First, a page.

I was also struck by people talking about how when they had proper restriction, their cravings for certain foods--any foods, in some cases--disappeared. One woman talked about being too tight for a long time, and vomiting for months, but not saying anything because she was losing lots of weight. She ultimately had to have her band unfilled for a few months because of all the inflammation all that vomiting had caused, and she ended up regaining 35 lbs. She had also exacerbated a hernia and had to have a new band placed. She said that once she was unfilled, all those food cravings came back just like before. It is unclear whether this phenomenon is entirely psychological or if it is a hormonally mediated thing; probably a combination of both, but restricting the stomach results in restricting foods, and when you choose the right foods, those ghrelins go down and you supposedly lose those cravings. How cool is that? (As long as you aren't barfing, that is.)
One woman reported having been stuck 47 times for one fill (how is that possible?) and ending up with punctured tubing proximal to the port, which had to be replaced surgically. Again, no restriction for months while waiting for that to be diagnosed, fixed, and healed. That would suck. I'll keep that in mind when my surgeon wants to let his fellow do my fills.
So, is this dieting? It seems the answer is No. I do not plan on going back on diets, although that may change when I hit a plateau in my weight loss. The point here is to stop doing all the damage that yoyo dieting has done over the years, and start learning to eat smaller portions of a variety of foods, and maintain weight with the help of the band. So my post-support group scoop of gelato at Mio Gelato on NW 23rd? I have no guilt about that.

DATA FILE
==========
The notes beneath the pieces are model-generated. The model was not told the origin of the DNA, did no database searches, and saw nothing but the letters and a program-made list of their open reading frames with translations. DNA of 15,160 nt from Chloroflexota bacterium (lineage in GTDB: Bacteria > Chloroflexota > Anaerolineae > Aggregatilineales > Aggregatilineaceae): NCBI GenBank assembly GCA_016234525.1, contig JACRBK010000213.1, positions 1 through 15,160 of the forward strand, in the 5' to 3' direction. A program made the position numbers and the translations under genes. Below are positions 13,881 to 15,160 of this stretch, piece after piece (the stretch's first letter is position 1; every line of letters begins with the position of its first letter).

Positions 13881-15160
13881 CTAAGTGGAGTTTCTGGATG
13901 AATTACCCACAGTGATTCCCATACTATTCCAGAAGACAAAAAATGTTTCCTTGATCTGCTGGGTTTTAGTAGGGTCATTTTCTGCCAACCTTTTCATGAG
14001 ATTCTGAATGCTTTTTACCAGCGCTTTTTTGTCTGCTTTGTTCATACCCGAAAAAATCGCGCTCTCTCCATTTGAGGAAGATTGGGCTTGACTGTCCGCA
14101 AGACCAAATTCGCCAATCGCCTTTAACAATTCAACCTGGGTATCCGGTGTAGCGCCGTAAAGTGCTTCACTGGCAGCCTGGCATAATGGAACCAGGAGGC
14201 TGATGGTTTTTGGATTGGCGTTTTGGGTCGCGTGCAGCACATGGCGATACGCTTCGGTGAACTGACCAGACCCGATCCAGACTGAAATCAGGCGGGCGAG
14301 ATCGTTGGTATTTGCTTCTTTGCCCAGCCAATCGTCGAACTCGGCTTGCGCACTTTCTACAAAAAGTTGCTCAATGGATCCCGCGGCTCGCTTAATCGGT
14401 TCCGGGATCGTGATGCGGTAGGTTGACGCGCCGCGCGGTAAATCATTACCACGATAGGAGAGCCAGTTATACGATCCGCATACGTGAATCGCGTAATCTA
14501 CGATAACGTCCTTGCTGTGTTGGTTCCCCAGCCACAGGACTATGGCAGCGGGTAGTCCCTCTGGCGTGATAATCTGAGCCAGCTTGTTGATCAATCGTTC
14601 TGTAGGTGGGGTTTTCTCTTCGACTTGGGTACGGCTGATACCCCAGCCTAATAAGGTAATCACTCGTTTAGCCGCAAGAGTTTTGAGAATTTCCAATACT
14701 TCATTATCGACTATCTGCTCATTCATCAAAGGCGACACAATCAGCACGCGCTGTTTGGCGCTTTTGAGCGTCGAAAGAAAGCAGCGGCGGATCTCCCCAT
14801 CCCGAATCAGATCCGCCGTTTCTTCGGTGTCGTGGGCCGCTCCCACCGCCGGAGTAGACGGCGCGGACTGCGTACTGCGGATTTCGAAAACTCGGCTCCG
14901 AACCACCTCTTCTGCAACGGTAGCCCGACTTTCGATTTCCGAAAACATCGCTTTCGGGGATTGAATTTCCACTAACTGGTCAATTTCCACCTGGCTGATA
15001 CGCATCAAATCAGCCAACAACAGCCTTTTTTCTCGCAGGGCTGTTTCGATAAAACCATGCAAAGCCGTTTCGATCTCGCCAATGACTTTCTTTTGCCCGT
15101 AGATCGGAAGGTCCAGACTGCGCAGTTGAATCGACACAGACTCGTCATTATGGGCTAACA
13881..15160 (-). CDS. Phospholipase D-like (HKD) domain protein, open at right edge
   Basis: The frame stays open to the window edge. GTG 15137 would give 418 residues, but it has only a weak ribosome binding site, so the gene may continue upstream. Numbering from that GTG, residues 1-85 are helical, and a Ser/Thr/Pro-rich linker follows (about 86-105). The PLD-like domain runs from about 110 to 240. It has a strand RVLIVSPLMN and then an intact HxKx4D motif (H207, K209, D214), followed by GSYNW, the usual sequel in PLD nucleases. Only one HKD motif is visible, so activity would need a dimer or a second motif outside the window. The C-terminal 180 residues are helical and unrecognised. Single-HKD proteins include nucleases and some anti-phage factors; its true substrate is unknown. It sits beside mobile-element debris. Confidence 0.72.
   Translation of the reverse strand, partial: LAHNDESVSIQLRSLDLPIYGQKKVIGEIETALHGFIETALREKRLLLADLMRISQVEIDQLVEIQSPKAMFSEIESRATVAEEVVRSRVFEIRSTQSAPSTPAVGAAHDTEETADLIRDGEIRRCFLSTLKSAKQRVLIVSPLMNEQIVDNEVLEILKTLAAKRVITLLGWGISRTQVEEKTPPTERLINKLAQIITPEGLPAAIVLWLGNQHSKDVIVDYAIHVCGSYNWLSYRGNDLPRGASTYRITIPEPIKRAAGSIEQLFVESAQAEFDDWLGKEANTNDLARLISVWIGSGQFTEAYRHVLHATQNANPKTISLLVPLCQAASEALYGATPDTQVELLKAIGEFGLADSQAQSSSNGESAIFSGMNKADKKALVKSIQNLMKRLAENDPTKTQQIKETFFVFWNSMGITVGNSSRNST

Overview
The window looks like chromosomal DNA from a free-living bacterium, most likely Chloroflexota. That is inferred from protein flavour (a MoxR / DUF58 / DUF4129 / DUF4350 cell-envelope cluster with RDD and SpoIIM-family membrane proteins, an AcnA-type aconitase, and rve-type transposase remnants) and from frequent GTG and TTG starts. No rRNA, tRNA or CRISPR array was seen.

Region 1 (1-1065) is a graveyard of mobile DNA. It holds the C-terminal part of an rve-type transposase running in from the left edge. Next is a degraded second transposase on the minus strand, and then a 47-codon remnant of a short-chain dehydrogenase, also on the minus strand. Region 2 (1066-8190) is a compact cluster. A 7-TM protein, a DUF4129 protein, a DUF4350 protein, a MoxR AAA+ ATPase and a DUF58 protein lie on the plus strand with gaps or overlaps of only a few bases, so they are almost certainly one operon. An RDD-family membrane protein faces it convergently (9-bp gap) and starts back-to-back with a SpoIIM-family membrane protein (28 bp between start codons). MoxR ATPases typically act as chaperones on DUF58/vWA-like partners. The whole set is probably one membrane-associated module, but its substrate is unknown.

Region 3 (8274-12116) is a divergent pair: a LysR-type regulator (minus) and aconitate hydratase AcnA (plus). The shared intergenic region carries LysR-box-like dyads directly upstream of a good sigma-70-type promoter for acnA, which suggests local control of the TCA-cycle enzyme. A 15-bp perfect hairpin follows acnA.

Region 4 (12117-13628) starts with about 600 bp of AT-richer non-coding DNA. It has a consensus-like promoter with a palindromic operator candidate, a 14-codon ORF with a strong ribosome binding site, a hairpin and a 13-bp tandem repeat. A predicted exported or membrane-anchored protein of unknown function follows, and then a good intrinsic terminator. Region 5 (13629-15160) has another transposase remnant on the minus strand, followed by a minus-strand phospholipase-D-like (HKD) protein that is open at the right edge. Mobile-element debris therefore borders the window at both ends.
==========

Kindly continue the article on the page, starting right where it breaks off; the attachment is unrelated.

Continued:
Monday, April 9, 2007
I am supposed to keep food records for the 3 days prior to my nutritionist appointment. Aside from Easter dinner, I've eaten pretty much the same things every day:
- Protein shake (this keeps me full for about 3 hours so I have continued to use them, although I didn't this morning)
- 4oz. pureed tuna salad
- 4oz. chopped broccoli topped with 1/2 tbsp asiago cheese
- 1/3 c. pureed refried beans, with 1tbsp. shredded cheese and salsa
- or 1 c. yogurt
- maybe 1/2 c. applesauce or pureed canned pears (in juice)
- more tuna salad
- maybe a V8
- more broccoli
- 1 SF pudding cup with 1 tbsp cool whip lite
I think I'm missing a few things here. It ends up being around 1200 calories, which is supposed to be the right amount for me to lose weight, but I'm just holding. I was very depressed for a few days, thinking that I was supposed to eat this much when my band is filled and I wouldn't lose any weight. But I think I actually need closer to 1000 cal to lose weight consistently. I don't normally eat a lot anyway and I gain weight with that, so I think my body is just very efficient with the calories I give it. If this is true, the band is perfect for me, because I can't eat that little without feeling like I am starving all the time.
I read in my book from the surgeon's office that they usually do a first fill at 6 weeks, which is the generally agreed-upon time to start filling. Earlier seems to interrupt the healing of the stomach and can lead to future slips. (A slip means the band slips lower onto the stomach, which is usually something that has to be surgically fixed and sometimes results in having to remove the band entirely.) So, that is only 2 weeks away! I hope it doesn't take too long to get this thing rolling. I'm ready.
Monday, April 2, 2007
Without restriction I feel...like before. The only way I can tell I had surgery is by my healing incisions. I DID have one experience this weekend eating breakfast where I experienced a "soft stop" signal (it might have actually been the "hard stop") and had to stop eating. Usually I get sort of semi-full, which is fine. But trying to make the full mental switch to a new way of life without any physical signals is just dieting.
I can't decide...is this dieting, or a new way of life? How do you approach eating after WLS? It seems the lap band community online is divided on this. Some people even go on diets after their band is "up and running" so to speak...on Atkins or WW or some such. WTF? Personally, I think the point is to eat like a normal healthy person, and not be on a diet. I get that it's frustrating when your weight loss slows down, and I'm sure there will be a bit of a mental challenge when I get there myself. But I guess I'm hoping that the restriction will fill in where my relatively healthy eating habits aren't able to. That, and not keeping ice cream in the house. :)